A caution is a legal mechanism that allows parties interested in land to register an encumbrance on title. Cautions can protect the interests of parties with entitlements to land. However, from an owner’s perspective, a caution can adversely affect or even prevent the ability to deal with the land.
When Cautions are Appropriate and How to Register Them
Section 71 Cautions
Broadly, parties can register cautions under section 71 of the Land Titles Act in three situations. First, parties to an agreement of purchase and sale (“APS”) may register a caution to preserve their rights under that agreement. Second, creditors may register cautions if a party conveys land with the intention to defeat creditors. Third, owners may register a caution if they assert that power of sale proceedings following a mortgage default were conducted improperly and the owner redeemed its interest in the land.
To register a caution pursuant to an APS, registration documents must state the APS closing date. The cautioner must authorize, the Land Registrar to remove the caution 60 days after the closing date. The cautioner must also submit the Land Transfer Tax affidavit accompanying the APS. These cautions do not prohibit dealings with the parcel.
The register of a caution after a fraudulent conveyance or improper power of sale proceedings will also require the Land Register to remove the caution after 60 days.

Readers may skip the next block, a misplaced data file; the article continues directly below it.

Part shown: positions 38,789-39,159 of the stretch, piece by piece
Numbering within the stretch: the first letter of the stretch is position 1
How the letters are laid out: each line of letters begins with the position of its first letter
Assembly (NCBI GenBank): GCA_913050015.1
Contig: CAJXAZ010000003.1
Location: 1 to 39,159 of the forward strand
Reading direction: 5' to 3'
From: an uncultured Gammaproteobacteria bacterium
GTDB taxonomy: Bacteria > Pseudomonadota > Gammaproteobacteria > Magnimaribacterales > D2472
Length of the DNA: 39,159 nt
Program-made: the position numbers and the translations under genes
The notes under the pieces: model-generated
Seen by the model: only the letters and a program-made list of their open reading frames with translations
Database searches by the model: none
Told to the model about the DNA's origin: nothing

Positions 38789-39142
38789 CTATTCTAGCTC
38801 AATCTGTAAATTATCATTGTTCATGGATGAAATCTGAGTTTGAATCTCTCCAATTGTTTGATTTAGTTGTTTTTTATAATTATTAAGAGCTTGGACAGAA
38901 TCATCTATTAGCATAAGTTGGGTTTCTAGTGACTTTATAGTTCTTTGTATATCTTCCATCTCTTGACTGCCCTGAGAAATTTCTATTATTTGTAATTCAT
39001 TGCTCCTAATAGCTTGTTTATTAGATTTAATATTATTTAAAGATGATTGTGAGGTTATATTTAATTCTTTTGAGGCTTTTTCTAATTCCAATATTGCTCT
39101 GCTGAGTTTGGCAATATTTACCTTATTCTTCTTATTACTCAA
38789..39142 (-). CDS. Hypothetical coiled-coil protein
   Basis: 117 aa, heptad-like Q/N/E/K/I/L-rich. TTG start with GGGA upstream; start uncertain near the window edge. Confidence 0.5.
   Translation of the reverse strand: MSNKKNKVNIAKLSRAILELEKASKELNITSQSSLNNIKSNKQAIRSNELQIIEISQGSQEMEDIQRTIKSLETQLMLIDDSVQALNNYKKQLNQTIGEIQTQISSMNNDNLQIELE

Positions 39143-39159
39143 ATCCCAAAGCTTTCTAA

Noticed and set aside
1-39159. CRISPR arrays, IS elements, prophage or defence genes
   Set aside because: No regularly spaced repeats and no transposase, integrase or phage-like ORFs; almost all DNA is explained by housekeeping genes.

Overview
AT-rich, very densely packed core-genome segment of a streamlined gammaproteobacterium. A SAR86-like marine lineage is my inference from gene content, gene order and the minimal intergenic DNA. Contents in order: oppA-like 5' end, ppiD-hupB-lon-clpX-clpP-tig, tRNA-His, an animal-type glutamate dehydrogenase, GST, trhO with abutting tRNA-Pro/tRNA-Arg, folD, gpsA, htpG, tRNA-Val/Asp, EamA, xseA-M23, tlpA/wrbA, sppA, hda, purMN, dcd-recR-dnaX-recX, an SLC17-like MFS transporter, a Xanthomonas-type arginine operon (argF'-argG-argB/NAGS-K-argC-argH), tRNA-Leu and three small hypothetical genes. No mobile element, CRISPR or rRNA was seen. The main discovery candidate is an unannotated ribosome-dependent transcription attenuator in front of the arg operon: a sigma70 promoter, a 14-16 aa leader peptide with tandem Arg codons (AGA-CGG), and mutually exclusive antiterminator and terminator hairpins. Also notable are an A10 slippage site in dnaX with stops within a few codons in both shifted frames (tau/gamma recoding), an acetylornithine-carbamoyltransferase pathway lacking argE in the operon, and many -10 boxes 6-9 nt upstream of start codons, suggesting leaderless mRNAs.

Section 128 Cautions
The second category allows parties with “proprietary interests” to register cautions on property. This may include beneficiaries under trust agreements who claim entitlements to land and optionees under an option to purchase the lands, but excludes interests in a lease. Furthermore, parties can apply for a caution pursuant to certain legislation.
The procedure for registering section 128 cautions is substantially similar to section 71 cautions that are not subject to an APS. Unlike those cautions, section 128 cautions prohibit dealings with the parcel register. This has the effect of preventing the owner from transferring or mortgaging the lands. The expiry for these cautions is 60 days and cannot be renewed, except by the Land Registrar in limited circumstances.
How Cautions are Removed
A party responsible for registering a caution may withdraw it. Additionally, an interested party may request the Land Registrar to remove a caution. He or she may do so 60 days after the transaction set out in an APS is completed or 60 days after the caution’s registration. However, parties seeking to remove cautions within the 60-day period must apply to a court which may be an expensive and contentious process.
Certificates of Pending Litigation
Like cautions, Certificates of Pending Litigation are registered on title to preserve a party’s interest in land. Certificates effectively preclude dealings with the land and notify the public that the land is subject to proceedings. Parties must apply to the court to obtain a Certificate.
The court must determine that the plaintiff’s claim to an interest in land is “legitimate and reasonable.” Courts consider many factors, including whether the land is unique and whether damages would be a sufficient remedy, among others. The Courts of Justice Act authorizes courts to penalize those who register without a reasonable claim.